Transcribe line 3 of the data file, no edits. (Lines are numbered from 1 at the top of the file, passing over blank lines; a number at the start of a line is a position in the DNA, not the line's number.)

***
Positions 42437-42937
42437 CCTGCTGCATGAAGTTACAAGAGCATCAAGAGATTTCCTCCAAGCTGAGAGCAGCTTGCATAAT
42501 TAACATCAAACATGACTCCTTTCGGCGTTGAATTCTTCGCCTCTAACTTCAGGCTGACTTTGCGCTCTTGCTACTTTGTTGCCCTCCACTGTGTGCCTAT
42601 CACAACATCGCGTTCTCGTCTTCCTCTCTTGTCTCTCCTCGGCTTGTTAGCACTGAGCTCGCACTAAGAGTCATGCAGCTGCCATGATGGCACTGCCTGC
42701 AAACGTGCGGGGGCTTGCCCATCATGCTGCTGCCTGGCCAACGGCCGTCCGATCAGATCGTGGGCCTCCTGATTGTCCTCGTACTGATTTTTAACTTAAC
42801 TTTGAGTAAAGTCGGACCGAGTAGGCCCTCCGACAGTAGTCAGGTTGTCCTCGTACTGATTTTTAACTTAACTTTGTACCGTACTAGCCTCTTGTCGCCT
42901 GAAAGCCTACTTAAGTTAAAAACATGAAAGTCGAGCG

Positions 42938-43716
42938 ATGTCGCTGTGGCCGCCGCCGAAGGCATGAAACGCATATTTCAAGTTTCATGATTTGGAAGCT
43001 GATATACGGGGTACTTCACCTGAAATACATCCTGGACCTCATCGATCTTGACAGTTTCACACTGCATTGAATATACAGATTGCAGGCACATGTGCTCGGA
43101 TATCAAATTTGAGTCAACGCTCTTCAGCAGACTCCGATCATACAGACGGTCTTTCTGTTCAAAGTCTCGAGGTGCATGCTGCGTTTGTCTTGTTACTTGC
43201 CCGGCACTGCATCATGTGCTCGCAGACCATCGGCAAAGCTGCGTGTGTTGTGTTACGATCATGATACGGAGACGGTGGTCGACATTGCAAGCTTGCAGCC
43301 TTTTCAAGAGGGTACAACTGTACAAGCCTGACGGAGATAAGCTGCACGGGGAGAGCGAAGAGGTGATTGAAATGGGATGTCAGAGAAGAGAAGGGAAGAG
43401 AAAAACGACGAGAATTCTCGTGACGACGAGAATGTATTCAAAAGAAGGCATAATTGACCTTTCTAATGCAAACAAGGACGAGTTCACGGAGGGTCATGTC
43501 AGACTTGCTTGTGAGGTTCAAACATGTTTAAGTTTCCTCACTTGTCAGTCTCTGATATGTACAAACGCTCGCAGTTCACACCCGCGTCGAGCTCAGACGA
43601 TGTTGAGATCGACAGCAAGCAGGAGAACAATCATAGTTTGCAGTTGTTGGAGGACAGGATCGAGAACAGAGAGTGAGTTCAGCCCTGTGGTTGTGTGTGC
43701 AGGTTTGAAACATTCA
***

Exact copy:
42501 TAACATCAAACATGACTCCTTTCGGCGTTGAATTCTTCGCCTCTAACTTCAGGCTGACTTTGCGCTCTTGCTACTTTGTTGCCCTCCACTGTGTGCCTAT